The Poetics
Aristotle on the Art of Poetry

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Aristotle (384 BCE-322 BCE)


II. The objects the imitator represents are actions, with agents who are necessarily either good men or bad—the diversities of human character being nearly always derivative from this primary distinction, since the line between virtue and vice is one dividing the whole of mankind. It follows, therefore, that the agents represented must be either above our own level of goodness, or beneath it, or just such as we are in the same way as, with the painters, the personages of Polygnotus are better than we are, those of Pauson worse, and those of Dionysius just like ourselves. It is clear that each of the above-mentioned arts will admit of these differences, and that it will become a separate art by representing objects with this point of difference. Even in dancing, flute-playing, and lyre-playing such diversities are possible; and they are also possible in the nameless art that uses language, prose or verse without harmony, as its means; Homer’s personages, for instance, are better than we are; Cleophon’s are on our own level; and those of Hegemon of Thasos, the first writer of parodies, and Nicochares, the author of the Diliad, are beneath it. The same is true of the Dithyramb and the Nome: the personages may be presented in them with the difference exemplified in the ... of ... and Argas, and in the Cyclopses of Timotheus and Philoxenus. This difference it is that distinguishes Tragedy and Comedy also; the one would make its personages worse, and the other better, than the men of the present day.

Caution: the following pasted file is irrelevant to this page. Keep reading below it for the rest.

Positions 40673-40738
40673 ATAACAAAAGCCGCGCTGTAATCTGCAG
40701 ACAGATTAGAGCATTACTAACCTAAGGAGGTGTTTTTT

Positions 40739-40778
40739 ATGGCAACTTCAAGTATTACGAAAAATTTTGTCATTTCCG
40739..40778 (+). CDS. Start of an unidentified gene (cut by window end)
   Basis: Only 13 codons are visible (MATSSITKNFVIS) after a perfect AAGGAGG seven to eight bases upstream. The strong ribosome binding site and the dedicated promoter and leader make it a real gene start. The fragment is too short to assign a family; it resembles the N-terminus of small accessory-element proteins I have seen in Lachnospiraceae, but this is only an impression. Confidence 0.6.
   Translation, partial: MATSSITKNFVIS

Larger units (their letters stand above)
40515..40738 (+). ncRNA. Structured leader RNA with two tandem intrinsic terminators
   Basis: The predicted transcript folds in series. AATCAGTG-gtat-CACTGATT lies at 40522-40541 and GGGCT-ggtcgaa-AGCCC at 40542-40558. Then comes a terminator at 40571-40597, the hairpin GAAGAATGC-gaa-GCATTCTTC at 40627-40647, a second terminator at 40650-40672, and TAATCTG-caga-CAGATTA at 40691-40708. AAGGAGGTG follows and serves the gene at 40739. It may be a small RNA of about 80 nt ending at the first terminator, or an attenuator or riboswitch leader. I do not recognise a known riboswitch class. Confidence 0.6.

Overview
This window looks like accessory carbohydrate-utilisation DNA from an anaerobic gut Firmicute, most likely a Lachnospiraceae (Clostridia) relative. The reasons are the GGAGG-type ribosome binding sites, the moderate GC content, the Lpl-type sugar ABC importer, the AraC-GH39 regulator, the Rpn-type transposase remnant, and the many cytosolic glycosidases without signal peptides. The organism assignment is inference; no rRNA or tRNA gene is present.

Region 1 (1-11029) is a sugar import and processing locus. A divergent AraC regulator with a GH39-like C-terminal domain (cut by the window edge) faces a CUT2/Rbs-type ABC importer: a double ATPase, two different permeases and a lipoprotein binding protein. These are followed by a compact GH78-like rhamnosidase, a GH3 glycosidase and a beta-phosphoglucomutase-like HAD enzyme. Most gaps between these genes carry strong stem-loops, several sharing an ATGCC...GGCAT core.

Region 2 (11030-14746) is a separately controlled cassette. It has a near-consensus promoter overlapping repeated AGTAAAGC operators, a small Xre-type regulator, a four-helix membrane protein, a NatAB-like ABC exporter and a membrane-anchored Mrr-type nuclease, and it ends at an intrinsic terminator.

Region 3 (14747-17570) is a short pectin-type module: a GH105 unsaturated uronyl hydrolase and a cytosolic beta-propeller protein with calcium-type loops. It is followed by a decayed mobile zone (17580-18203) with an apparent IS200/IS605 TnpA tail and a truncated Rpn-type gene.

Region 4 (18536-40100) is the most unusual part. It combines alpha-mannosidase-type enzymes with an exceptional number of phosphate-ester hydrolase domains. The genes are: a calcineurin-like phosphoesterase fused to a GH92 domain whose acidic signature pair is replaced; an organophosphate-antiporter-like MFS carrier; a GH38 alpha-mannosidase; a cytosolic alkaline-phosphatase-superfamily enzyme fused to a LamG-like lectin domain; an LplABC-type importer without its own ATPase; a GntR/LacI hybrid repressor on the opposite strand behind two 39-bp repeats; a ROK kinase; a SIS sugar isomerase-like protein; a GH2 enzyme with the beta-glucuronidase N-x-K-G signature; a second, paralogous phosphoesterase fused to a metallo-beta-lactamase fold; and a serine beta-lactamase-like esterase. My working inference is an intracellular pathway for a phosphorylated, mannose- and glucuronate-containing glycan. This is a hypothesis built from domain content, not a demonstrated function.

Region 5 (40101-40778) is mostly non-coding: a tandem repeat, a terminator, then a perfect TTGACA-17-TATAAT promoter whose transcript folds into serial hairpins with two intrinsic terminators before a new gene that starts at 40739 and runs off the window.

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The preface to Aristotle's Art of poetry (1705) (Augustan Reprint Society. Publication)
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